Coconut Grove volunteers diligently work to aid Bahamas Dorian victims

While the destruction from Hurricane Dorian is miles away, thousands of people in Florida call the Bahamas their second home.

For days, Elvern Ross feared the absolute worst. She could not get through to anyone in the Bahamas. Now, she hears one horror story after another about Dorian’s strike on the Bahamas.

Ross now spends every free minute volunteering at Greater St. Paul AME Church in Coconut Grove, which is working with the Bohemian government in relief efforts. Ross packs and wraps supplies, hoping they make it to her family.

“Coconut Grove is pretty much the little Bahamas of the United States,” said Rev. Nathaniel Robinson III of Greater St. Paul AME Church. “Many of our founding members were Bahamians. We have many members who are of Bahamian descent.”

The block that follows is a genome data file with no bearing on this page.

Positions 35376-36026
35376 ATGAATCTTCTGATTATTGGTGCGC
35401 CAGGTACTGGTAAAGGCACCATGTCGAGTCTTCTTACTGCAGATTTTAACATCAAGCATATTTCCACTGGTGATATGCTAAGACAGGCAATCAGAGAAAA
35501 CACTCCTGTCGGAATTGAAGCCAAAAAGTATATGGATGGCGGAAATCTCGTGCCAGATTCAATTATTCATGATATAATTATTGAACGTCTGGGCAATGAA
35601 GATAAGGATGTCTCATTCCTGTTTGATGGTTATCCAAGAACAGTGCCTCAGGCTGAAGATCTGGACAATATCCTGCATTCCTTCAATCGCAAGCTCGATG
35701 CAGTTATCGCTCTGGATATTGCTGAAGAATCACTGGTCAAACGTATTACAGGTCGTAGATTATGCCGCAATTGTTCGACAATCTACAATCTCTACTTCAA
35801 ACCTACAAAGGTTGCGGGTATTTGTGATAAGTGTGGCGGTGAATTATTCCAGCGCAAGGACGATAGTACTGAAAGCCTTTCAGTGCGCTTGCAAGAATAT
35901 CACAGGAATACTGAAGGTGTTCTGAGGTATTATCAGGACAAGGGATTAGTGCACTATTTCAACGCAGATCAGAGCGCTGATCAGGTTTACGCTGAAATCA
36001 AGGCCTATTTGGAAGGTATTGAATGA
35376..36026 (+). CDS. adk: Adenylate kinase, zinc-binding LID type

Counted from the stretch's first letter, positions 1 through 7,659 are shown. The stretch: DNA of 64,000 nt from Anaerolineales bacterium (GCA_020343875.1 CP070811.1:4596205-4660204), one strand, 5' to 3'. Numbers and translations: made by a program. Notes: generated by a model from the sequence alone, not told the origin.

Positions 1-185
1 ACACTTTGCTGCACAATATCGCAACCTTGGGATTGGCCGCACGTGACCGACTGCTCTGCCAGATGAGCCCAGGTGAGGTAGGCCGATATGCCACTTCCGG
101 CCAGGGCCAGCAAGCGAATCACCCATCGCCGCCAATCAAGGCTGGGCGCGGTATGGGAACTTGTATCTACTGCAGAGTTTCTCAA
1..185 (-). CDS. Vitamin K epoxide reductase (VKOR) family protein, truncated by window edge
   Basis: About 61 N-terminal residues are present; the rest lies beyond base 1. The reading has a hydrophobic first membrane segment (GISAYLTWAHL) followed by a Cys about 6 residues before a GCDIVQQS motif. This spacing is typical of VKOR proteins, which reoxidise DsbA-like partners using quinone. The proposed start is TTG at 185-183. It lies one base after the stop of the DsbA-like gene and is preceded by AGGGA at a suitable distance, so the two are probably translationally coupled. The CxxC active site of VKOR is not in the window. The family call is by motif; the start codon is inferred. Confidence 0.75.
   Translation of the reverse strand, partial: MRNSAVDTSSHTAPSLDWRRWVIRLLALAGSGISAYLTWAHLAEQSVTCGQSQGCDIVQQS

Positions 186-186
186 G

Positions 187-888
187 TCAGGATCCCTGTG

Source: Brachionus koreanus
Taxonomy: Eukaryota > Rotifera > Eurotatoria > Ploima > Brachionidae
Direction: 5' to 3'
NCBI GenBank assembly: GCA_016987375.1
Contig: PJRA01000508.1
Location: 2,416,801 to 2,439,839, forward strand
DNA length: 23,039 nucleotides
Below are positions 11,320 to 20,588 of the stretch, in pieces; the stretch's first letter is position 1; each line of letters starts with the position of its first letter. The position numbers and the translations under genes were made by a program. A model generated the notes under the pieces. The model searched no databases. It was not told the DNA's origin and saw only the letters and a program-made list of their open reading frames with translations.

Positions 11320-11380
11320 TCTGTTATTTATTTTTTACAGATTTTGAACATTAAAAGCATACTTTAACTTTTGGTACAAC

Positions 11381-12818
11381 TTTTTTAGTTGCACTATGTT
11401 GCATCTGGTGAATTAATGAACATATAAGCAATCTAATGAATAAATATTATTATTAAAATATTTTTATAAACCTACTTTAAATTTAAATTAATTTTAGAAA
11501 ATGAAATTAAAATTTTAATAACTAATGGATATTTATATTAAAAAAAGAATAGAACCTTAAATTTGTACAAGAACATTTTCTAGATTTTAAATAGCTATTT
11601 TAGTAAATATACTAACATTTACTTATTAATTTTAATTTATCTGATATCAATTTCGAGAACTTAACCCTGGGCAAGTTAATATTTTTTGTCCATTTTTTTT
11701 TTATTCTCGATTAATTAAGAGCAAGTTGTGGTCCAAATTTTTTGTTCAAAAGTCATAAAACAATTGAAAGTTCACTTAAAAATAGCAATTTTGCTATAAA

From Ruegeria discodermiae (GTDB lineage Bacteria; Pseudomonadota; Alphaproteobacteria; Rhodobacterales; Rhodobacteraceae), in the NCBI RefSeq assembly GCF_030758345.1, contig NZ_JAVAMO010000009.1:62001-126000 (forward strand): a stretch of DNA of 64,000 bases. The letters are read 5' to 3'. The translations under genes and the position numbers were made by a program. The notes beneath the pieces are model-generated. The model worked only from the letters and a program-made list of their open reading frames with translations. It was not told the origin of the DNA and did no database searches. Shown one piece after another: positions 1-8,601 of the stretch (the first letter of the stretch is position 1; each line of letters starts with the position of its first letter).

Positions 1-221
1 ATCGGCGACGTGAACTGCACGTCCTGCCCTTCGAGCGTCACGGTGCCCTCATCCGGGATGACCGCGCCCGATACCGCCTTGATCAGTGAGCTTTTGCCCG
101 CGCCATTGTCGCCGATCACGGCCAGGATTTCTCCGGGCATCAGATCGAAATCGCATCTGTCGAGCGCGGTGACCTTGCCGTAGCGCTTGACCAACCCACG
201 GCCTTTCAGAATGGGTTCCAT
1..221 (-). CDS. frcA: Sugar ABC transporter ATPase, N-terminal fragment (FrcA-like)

Paul George, the resident historian of the Miami History Museum, agrees with the church pastor. The west Grove was built by Bahamians who knew how to cultivate land on lime rock when other settlers were not familiar with it.

A century later, the Bahamian culture is still predominant in the west Grove.

“I think the beauty of the west Grove is that they maintained that culture in an area that has just changed so dramatically,” George said. “It’s become this international city, Hispanic driven.”

Through their pain, they work. Ross knows her church and community will go above and beyond.

“I’m sure my family on the island I can speak to them,” Ross said. “They appreciate it, you know. And I just want to say thanks to everybody that’s volunteering their time and donating stuff to the islands.”

Reporter:Morgan Rynor
Writer:Michael Mora
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